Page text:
The European Commission has cut its economic forecasts for the euro zone. As Sonia Legg reports, figures show a weaker economic recovery than previously expected.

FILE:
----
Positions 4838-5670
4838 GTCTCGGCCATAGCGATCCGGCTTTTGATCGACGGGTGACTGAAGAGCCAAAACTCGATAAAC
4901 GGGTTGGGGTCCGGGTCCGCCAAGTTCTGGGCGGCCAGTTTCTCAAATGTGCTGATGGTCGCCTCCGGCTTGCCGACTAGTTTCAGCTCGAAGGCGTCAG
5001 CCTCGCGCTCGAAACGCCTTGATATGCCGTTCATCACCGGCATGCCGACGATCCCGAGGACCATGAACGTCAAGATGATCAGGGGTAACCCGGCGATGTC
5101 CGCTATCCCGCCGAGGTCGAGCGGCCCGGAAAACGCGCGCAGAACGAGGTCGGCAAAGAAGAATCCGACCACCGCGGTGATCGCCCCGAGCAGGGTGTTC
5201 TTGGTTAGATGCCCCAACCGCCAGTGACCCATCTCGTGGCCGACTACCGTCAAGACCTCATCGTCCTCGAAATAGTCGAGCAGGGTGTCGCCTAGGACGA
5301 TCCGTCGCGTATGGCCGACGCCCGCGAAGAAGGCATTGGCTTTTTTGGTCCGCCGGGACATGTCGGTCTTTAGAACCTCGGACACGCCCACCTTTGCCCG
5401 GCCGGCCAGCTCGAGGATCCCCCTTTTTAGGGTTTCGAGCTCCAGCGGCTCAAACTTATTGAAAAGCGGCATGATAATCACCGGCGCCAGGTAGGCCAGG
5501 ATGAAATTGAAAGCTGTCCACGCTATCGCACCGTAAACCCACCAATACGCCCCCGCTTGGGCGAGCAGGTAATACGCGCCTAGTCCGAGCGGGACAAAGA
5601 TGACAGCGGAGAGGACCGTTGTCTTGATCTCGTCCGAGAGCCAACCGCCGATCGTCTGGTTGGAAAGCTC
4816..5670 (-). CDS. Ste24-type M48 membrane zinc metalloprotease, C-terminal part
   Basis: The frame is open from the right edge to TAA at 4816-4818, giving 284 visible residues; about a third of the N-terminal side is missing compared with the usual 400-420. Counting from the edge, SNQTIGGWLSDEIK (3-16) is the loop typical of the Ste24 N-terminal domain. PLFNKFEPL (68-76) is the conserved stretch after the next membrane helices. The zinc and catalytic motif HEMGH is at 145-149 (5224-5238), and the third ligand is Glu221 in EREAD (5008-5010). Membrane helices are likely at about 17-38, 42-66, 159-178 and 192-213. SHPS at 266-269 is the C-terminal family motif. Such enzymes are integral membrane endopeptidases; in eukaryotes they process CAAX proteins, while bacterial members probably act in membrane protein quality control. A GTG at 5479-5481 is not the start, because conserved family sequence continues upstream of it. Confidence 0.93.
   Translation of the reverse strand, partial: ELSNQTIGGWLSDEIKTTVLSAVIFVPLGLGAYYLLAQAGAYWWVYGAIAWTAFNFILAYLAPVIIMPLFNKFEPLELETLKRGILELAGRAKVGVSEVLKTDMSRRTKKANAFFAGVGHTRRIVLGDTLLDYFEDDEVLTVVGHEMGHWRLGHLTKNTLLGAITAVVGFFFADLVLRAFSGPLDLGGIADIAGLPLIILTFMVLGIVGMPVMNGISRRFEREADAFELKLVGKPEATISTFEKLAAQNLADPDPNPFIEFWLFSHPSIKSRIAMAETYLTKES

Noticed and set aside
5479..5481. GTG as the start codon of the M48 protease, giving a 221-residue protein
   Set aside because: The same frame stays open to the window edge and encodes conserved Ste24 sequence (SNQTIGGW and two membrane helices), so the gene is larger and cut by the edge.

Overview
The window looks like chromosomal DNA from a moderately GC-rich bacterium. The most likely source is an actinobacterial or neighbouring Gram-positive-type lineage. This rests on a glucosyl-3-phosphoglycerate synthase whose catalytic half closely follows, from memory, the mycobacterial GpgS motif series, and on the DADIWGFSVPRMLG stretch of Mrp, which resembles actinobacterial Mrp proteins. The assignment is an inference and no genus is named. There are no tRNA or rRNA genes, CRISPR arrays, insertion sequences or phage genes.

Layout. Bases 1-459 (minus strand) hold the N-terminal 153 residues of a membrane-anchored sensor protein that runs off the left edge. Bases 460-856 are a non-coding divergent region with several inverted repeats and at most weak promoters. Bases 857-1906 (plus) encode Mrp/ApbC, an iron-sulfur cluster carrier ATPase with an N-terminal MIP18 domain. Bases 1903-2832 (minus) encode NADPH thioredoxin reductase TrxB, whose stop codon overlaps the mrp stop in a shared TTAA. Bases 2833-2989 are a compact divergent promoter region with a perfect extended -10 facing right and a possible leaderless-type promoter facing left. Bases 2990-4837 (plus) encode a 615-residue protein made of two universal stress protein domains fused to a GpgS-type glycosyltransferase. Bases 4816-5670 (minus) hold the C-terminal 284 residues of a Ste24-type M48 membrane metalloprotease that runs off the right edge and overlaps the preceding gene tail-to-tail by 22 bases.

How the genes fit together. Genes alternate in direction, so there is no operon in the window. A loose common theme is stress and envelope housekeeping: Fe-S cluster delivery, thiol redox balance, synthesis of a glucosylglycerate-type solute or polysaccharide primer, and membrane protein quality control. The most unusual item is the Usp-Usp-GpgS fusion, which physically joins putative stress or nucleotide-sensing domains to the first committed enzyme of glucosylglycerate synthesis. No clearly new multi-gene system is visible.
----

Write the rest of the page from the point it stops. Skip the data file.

There's a new team in charge at the European Commission. The change is being heralded as a new start for Europe - if only that could be said about the region's economy. Latest predictions are for a revised down 0.8% growth this year and 1% next. France is one of the big worries - ironic then that the man delivering the bad news was until recently the country's finance minister. (SOUNDBITE) (English) EU COMMISSIONER FOR ECONOMIC AND FINANCIAL AFFAIRS, PIERRE MOSCOVICI, SAYING: "The economic recovery is clearly struggling to gather momentum in much of Europe. We believe that it is essential that all levels of government assume their responsibility and mobilise both demand-and supply-side policies to boost growth and employment." Germany has been holding things together in recent years but even the euro zone's power house is slowing. But that doesn't mean it's ready to change its ways in order to boost growth. (SOUNDBITE) (German) GERMAN CHANCELLOR, ANGELA MERKEL, SAYING: "In our view, the view of the German government, investment is needed but not with new borrowing." The Commission acknowledged that Germany can't achieve anything alone. (SOUNDBITE) (English) EU COMMISSIONER FOR JOBS, GROWTH, INVESTMENT AND COMPETITIVENESS, JYRKI KATAINEN, SAYING: "Europe will not survive if there's only one engine - or two or three engines, and it means that we have to reform our society so that all member states are competitive enough." Two key engines are certainly not firing on all cylinders. Italy's economy is contracting and France is stagnating - it also lacks the political will to carry out the necessary reforms, says IG's Alastair McCaig. (SOUNDBITE) (English): ALASTAIR MCCAIG, MARKET ANALYST, IG INDEX, SAYING: "The fact that the French government had to go back to the drawing board as far as the French budget was concerned shows how uninspired it was rather falling between the Left and the Right appeasing nobody and certainly not embarking on the sort of austerity and landscape changes that I think markets would like to see." Unemployment and low inflation are two main concerns. And with oil prices showing no sign of going up inflation isn't likely to improve any time soon. That leaves some governments with a problem: reform too much and upset the voters - not enough and risk a continued slowdown.